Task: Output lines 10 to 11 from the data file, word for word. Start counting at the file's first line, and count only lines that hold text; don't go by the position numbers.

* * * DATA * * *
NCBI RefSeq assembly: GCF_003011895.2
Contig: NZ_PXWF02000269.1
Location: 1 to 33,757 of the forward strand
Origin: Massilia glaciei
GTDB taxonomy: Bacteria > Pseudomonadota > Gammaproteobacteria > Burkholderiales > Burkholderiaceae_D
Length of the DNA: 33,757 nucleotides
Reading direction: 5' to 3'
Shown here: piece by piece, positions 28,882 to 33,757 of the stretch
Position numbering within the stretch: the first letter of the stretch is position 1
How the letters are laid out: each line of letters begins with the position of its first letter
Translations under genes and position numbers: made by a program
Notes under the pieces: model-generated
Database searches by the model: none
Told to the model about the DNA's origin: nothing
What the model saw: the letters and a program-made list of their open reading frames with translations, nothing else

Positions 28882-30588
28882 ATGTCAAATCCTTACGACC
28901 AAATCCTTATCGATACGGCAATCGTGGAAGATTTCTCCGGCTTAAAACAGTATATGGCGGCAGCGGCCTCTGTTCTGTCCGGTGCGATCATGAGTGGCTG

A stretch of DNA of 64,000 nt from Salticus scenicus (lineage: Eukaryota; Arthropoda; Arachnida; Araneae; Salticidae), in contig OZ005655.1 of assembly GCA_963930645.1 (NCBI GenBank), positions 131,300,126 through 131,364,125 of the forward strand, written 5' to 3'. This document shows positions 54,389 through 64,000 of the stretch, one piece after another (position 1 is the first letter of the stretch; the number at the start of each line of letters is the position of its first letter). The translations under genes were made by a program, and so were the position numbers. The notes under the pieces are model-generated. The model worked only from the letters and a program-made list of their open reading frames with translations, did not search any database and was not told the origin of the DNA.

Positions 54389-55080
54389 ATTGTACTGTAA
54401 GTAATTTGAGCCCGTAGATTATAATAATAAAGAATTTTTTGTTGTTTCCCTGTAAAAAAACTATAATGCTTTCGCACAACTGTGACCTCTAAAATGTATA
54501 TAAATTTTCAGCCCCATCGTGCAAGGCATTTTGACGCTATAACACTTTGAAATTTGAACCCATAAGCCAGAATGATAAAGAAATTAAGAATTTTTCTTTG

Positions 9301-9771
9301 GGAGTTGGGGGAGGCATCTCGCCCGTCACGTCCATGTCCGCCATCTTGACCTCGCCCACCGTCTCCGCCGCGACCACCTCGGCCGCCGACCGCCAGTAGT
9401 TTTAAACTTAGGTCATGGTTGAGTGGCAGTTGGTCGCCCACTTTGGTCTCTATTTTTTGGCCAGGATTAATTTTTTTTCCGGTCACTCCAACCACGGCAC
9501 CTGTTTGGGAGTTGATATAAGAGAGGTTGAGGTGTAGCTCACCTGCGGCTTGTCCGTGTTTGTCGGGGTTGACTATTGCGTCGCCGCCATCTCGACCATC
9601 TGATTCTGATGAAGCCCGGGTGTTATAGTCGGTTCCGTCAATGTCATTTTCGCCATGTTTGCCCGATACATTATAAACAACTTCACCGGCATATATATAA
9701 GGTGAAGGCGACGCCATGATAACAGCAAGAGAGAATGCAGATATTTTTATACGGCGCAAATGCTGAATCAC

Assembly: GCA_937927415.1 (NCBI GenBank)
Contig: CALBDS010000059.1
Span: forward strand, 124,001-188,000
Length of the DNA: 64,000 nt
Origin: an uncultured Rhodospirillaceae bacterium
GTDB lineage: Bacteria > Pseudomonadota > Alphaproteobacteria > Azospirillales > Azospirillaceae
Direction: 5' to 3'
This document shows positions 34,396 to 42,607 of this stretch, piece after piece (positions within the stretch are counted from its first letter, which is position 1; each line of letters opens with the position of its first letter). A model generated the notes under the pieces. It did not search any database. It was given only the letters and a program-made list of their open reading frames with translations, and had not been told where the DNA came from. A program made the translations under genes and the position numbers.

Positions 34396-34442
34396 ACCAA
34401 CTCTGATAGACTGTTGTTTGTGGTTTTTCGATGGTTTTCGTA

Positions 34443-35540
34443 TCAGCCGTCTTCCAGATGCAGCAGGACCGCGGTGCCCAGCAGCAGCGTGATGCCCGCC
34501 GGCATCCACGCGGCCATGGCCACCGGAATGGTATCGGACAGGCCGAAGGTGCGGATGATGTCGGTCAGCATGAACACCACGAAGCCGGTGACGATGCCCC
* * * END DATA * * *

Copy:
How the letters are laid out: each line of letters begins with the position of its first letter
Translations under genes and position numbers: made by a program